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BASS Bariatric Surgery Center BMI Calculator

Calculate your BMI (Body Mass Index)

In general, BMI is an easy-to-perform method of screening for weight category, for example underweight, normal or healthy weight, overweight, and obesity.

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What is Body Mass Index (BMI)?

BMI is a mathematical calculation used to measure a person’s percentage of body fat. The formula for BMI is a person’s weight in pounds divided by the square of their height in inches. With the help of a calculator you can quickly get your BMI. In general, BMI is an easy-to-perform method of screening for weight category, for example underweight, normal or healthy weight, overweight, and obesity.

Health Risks of Obesity

According to the Centers for Disease Control and Prevention (CDC),more than one-third of U.S. adults (34.9%or 78.6 million)are obese.

Furthermore, studies specifically link a high BMI to an increased incidence of type 2 diabetes, highlighting the critical health risks associated with excessive body weight. Maintaining a BMI in the healthy zone is crucial for decreasing the risk of such conditions and enhancing overall wellness.

There are various medical conditions that are associated with obesity, such as:

•    Heart Disease

•    Diabetes

•    Hypertension

•    Osteoarthritis

•    Liver Disease

•    Sleep Apnea

•    Depression

•    Acid Reflux

•    BMI Ranges

A high BMI can be an indicator of high body fatness. BMI is commonly referenced in terms of bariatric surgery candidates. BMI is a good indicator of a person’s weight category and health.

•    Underweight: BMI less than 18

•    Normal: BMI 18-25

•    Overweight: BMI 25-30

•    Obese Class I (Moderately Obese): BMI 30-35

•    Obese Class II (Severely Obese):BMI 35-40

•    Obese Class III (Very severely obese): BMI over 40

•    How good is BMI as an indicator of body fatness?

•    The correlation between the BMI and body fatness is fairly strong but even if two people have the same BMI, their level of body fatness may differ

Body Mass Index Chart (BMI Chart) - BASS Bariatric Surgery Center

In general,

•    At the same BMI, women tend to have more body fat than men.

•    At the same BMI, older people, on average, tend to have more body fat than younger adults.

•    At the same BMI, athletes have less body fat than do non-athletes.

The accuracy of BMI as an indicator of body fatness also appears to be higher in persons with higher levels of BMI and body fatness. While,a person with a very high BMI is very likely to have high body fat, a relatively high BMI can be the results of either high body fat or high lean body mass (muscle and bone).A trained healthcare provider should perform appropriate health assessments in order to evaluate an individual’s health status and risks.

Am I a candidate for weight-loss bariatric surgery?

If you have been struggling with your weight, it's essential to consider weight-loss options. Bariatric surgery can be an effective solution to address serious health implications associated with obesity. To determine if you are a candidate for bariatric surgery, we recommend scheduling a consultation with one of BASS Medical Group's esteemed bariatric surgeons.

weight loss bariatric surgery - bass bariatric surgery center

Common traits of bariatric surgery candidates include:

  • Being over ideal body weight by 100 lbs. or more
  • Having a Body Mass Index (BMI) greater than 40
  • Suffering from serious health conditions resulting from weight, such as heart disease, high blood pressure, and diabetes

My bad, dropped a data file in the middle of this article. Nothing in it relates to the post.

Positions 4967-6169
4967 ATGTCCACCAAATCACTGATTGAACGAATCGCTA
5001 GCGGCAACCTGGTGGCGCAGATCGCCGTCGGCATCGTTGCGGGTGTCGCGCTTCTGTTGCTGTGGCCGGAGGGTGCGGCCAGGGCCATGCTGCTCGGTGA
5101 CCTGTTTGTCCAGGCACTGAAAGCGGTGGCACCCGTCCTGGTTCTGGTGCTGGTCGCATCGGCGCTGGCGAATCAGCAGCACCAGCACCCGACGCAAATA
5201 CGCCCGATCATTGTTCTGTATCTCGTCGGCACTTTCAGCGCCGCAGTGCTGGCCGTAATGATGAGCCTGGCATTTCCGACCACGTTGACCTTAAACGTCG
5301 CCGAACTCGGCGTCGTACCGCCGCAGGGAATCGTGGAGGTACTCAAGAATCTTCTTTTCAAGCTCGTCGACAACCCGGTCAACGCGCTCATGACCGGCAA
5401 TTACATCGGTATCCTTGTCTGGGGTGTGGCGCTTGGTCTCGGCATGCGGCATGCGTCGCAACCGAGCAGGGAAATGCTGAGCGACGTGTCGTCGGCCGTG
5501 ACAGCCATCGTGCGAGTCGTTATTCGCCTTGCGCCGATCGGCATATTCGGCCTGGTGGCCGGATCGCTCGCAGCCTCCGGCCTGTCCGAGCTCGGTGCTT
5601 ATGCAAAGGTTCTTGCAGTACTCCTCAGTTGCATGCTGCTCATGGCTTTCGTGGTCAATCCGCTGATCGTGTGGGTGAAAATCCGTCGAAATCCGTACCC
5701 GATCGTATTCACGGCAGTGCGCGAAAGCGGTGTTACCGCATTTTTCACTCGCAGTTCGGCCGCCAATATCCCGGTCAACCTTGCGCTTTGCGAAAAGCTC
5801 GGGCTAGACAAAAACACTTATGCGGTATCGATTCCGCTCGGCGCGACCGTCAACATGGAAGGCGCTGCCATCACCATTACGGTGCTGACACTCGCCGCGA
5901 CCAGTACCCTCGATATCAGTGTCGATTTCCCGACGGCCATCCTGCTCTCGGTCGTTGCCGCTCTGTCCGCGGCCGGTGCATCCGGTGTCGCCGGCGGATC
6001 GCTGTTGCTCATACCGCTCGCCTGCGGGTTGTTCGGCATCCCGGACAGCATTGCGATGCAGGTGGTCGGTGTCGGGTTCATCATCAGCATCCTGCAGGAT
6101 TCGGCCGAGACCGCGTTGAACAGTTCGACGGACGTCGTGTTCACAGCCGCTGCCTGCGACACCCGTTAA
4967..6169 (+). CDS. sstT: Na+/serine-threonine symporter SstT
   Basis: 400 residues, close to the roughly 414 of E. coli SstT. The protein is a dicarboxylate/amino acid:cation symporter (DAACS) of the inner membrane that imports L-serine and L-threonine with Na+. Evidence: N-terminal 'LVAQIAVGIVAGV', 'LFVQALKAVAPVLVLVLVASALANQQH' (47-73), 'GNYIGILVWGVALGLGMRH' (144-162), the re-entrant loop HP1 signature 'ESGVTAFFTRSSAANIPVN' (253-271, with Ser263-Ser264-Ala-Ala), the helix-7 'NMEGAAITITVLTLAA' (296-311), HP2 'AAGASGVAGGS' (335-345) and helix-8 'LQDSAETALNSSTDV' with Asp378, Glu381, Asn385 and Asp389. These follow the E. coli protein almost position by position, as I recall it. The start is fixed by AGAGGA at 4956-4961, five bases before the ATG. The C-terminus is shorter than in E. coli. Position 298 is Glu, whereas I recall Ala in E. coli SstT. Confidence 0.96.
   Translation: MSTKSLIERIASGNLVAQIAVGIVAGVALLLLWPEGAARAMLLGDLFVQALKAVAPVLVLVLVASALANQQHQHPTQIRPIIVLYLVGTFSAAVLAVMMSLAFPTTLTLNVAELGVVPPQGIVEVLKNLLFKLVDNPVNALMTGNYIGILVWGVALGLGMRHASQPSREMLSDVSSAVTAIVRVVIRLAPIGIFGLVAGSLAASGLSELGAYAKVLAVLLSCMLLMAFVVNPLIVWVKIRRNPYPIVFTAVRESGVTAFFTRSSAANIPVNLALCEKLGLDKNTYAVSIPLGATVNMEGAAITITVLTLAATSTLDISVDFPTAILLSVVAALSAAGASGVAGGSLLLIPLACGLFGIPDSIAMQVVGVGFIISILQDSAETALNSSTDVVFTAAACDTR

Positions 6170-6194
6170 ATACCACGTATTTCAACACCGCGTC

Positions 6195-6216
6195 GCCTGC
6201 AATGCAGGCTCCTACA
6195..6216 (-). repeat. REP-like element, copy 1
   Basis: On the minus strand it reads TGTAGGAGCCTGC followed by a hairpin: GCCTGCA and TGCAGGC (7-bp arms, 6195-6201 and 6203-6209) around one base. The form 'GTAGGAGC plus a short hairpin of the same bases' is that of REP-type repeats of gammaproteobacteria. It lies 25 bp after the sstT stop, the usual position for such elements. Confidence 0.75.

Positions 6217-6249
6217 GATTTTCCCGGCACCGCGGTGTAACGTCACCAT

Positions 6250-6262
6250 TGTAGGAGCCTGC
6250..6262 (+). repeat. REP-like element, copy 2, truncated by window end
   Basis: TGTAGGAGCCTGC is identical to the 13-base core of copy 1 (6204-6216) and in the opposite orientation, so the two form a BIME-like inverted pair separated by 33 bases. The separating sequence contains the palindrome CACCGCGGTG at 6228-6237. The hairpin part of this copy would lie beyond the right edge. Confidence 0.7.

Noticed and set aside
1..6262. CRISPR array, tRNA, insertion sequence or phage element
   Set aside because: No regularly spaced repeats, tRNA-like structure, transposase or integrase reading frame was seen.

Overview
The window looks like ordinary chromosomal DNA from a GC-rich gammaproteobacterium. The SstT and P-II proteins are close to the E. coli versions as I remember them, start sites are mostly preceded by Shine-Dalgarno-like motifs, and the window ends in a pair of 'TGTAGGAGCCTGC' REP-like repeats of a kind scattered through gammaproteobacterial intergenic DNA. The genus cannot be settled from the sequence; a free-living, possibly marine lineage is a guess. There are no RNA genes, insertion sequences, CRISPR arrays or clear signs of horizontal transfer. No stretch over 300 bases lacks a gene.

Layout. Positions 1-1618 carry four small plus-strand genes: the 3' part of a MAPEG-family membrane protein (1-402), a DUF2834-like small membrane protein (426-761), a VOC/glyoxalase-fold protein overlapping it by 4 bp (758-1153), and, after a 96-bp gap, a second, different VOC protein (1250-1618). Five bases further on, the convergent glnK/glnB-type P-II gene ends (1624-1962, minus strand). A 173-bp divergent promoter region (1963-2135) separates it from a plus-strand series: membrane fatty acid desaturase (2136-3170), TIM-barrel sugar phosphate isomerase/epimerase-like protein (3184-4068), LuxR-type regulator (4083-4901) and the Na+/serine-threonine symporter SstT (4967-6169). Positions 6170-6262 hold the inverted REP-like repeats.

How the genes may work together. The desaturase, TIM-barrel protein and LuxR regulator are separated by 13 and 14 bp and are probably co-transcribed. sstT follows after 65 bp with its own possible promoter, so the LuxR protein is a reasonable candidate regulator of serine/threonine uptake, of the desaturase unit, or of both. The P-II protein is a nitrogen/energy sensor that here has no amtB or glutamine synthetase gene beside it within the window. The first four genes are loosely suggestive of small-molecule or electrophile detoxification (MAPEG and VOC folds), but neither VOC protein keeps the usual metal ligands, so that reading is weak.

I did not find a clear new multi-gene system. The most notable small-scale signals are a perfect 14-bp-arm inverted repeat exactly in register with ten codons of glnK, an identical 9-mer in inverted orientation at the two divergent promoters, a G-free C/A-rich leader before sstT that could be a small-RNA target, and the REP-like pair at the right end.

• Being unable to achieve sustained weight loss through diet, nutrition, and exercise
  • Falling within the age range of 14 to 75

It is important to note that weight gain should not be a result of recent pregnancy or a condition that may have caused significant short-term weight gain.

How can one correctly measure their waist circumference?

To correctly measure your waist circumference, follow these steps:

  1. Stand up straight and place a tape measure around your waist, just above your hip bones.
  2. Ensure that the tape measure is positioned horizontally around your waist.
  3. Keep the tape measure snug against your skin without pressing into it.
  4. Measure after you exhale, as this provides a more accurate reading.

What are the limitations of using BMI to estimate body fat?

When using BMI to estimate body fat, it is important to consider its limitations. While BMI can offer a general estimation of body fat for the majority of individuals, it may not always provide an accurate representation for certain groups. Specifically, BMI tends to underestimate body fat in older adults and individuals with low muscle mass. Conversely, for those who are particularly muscular, BMI may overestimate body fat levels.

These limitations highlight the importance of recognizing that BMI calculations may not always provide precise assessments of body fat composition, especially in those with specific characteristics such as age, muscle mass, or muscular build.

How does BMI estimation vary for individuals who are particularly muscular?

The method of estimating BMI can lead to inaccuracies for those with high muscle mass, often calculating a higher body fat percentage than is actually present.

How does BMI estimation vary for older adults or individuals with low muscle mass?

BMI calculations can often provide misleading results for older adults or individuals who have less muscle mass. In these cases, BMI might not accurately reflect the actual body fat percentage, as it tends to be higher than what BMI would suggest. This discrepancy occurs because BMI does not differentiate between weight from fat and weight from muscle, which can lead to underestimations of body fat in these groups.

What are the different measurement units available for height, weight, and waist circumference?

The various measurement units available for height include inches or centimeters. For weight, the options are pounds or kilograms. When it comes to waist circumference, the units of measure that can be utilized are inches or centimeters.